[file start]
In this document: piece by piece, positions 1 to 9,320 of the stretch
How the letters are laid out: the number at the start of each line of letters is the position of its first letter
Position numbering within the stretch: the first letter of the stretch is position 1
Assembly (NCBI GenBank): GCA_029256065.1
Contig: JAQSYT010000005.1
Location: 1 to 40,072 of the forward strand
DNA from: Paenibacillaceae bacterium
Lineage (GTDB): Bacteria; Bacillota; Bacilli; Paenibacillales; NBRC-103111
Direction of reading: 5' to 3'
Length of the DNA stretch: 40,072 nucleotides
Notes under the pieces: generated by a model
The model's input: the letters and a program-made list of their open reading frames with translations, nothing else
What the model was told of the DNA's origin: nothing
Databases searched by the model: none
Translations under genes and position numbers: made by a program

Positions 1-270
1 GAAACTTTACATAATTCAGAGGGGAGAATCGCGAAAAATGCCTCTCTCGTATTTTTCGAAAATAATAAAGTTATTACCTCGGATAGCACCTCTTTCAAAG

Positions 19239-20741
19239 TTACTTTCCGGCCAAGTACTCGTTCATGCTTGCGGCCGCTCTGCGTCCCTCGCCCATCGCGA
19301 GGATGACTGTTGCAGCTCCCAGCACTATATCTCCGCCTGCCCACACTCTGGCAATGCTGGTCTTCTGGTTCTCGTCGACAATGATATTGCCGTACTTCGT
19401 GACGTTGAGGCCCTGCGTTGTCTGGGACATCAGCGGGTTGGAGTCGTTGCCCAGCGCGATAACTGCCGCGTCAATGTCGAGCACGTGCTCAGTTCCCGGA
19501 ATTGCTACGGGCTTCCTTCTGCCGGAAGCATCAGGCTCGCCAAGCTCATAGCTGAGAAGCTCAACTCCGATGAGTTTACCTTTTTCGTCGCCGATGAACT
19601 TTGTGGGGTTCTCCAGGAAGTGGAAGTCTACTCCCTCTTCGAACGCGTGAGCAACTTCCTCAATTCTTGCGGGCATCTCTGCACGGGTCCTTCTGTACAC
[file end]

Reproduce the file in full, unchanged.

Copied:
In this document: piece by piece, positions 1 to 9,320 of the stretch
How the letters are laid out: the number at the start of each line of letters is the position of its first letter
Position numbering within the stretch: the first letter of the stretch is position 1
Assembly (NCBI GenBank): GCA_029256065.1
Contig: JAQSYT010000005.1
Location: 1 to 40,072 of the forward strand
DNA from: Paenibacillaceae bacterium
Lineage (GTDB): Bacteria; Bacillota; Bacilli; Paenibacillales; NBRC-103111
Direction of reading: 5' to 3'
Length of the DNA stretch: 40,072 nucleotides
Notes under the pieces: generated by a model
The model's input: the letters and a program-made list of their open reading frames with translations, nothing else
What the model was told of the DNA's origin: nothing
Databases searched by the model: none
Translations under genes and position numbers: made by a program

Positions 1-270
1 GAAACTTTACATAATTCAGAGGGGAGAATCGCGAAAAATGCCTCTCTCGTATTTTTCGAAAATAATAAAGTTATTACCTCGGATAGCACCTCTTTCAAAG

Positions 19239-20741
19239 TTACTTTCCGGCCAAGTACTCGTTCATGCTTGCGGCCGCTCTGCGTCCCTCGCCCATCGCGA
19301 GGATGACTGTTGCAGCTCCCAGCACTATATCTCCGCCTGCCCACACTCTGGCAATGCTGGTCTTCTGGTTCTCGTCGACAATGATATTGCCGTACTTCGT
19401 GACGTTGAGGCCCTGCGTTGTCTGGGACATCAGCGGGTTGGAGTCGTTGCCCAGCGCGATAACTGCCGCGTCAATGTCGAGCACGTGCTCAGTTCCCGGA
19501 ATTGCTACGGGCTTCCTTCTGCCGGAAGCATCAGGCTCGCCAAGCTCATAGCTGAGAAGCTCAACTCCGATGAGTTTACCTTTTTCGTCGCCGATGAACT
19601 TTGTGGGGTTCTCCAGGAAGTGGAAGTCTACTCCCTCTTCGAACGCGTGAGCAACTTCCTCAATTCTTGCGGGCATCTCTGCACGGGTCCTTCTGTACAC